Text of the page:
An accounting field 320 includes a use credit field 322 containing a value corresponding to the time for which a user may utilize the associated computer resources, and a use value field 324 corresponding to the time for which the user has actually utilized the computer resources. The difference between the fields 322 and 324 yields the time remaining for the user to utilize the computer resources. The fields 322, 324 may contain values corresponding to different ways of measuring a user's use of the computer resources. For example, instead of the duration for which the resource is used, the fields 322, 324 could include integer values, with the field 322 having a value indicating how many times a user is allowed to access the computer resource and the field 324 indicating how many times he has accessed the resource. In this way, the number of times the user may access the computer resource is limited, regardless of how long he accesses the resource each time. Other methods for measuring a user's use of the computer resource may also be utilized, as will be appreciated by those skilled in the art. The token 220 may further include additional fields 326 containing various other information such as error detection and correction fields, as will be understood by those skilled in the art.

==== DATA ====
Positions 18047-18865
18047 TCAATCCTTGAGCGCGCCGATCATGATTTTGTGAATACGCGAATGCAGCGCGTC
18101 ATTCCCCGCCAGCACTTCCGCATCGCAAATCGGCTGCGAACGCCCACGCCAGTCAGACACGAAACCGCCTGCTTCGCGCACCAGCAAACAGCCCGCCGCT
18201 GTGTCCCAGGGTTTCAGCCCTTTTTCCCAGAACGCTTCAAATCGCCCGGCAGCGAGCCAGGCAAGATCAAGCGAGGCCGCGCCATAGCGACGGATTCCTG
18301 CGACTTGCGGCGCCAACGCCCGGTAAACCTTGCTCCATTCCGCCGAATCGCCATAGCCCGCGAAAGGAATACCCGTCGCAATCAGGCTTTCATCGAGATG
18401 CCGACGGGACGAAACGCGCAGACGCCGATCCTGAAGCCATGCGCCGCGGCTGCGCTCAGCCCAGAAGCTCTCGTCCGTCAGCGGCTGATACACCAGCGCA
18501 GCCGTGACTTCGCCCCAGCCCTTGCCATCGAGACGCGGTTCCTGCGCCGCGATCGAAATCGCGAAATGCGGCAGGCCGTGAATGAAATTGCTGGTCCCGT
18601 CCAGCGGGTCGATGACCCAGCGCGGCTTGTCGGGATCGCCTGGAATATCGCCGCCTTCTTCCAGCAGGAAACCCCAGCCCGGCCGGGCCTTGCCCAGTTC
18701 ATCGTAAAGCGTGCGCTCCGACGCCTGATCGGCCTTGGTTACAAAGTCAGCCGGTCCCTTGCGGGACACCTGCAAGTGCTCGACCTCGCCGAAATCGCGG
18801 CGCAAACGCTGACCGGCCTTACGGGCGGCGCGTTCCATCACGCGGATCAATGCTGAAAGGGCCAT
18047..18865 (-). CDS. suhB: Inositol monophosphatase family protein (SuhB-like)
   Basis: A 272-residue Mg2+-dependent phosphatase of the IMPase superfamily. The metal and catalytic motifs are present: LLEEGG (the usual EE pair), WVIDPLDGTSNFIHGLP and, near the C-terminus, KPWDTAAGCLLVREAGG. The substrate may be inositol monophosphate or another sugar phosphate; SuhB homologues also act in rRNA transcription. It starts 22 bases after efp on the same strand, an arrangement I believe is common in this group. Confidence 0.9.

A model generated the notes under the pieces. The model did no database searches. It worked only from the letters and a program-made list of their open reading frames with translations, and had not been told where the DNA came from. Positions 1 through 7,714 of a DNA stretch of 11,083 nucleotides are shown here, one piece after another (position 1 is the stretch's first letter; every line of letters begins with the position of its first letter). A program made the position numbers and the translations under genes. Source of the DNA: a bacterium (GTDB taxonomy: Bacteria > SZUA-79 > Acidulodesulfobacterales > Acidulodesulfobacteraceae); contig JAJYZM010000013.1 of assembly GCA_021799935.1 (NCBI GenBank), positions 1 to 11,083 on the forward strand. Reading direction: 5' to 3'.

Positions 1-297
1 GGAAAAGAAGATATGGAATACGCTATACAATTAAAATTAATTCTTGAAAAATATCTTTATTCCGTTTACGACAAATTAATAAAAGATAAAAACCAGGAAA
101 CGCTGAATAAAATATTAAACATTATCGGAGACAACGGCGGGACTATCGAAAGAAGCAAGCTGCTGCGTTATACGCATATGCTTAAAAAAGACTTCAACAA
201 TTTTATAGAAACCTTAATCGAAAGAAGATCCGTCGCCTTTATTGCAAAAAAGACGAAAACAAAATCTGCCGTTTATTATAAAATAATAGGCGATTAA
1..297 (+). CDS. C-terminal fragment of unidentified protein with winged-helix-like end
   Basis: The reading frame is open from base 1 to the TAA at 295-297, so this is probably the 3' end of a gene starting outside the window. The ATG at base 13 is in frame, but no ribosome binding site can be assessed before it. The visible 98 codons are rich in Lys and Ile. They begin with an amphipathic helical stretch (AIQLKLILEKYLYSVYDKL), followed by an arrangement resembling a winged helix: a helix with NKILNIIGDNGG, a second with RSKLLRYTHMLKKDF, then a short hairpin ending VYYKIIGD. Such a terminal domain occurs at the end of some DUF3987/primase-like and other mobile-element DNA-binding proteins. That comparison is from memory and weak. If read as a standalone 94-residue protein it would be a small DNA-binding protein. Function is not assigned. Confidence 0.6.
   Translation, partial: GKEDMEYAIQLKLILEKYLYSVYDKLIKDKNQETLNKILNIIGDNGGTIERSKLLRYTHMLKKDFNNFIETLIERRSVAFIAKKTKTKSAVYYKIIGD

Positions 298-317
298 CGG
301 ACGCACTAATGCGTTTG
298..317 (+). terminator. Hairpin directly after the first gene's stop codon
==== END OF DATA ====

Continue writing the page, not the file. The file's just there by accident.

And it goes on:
The overall operation of the ASP system 200 will now be described in more detail. Initially, the client computer systems 204, 206 contact the server computer system 202 to establish service with the Application Service Provider. In the following example, it is assumed the client computer system 206 has contacted the server computer system 202. The client interface component 212 handles this interface with the client computer system 206, and may, for example, provide Web pages to the client computer systems allowing users to supply billing, credit, and personal information, as well as information about the computer resources the user desires to access, in addition to any other information the server computer system 202 desires to collect. The client interface component 212 thereafter supplies billing and credit information to the accounting in billing component 214 which, in turn, verifies the user's credit and establishes billing records. If the user's credit is declined, the component 214 notifies the client interface component 212, which then notifies the client computer system 206. The component 214 similarly notifies the client interface component 212 when the user's credit is approved, and the following discussion assumes the credit has been approved.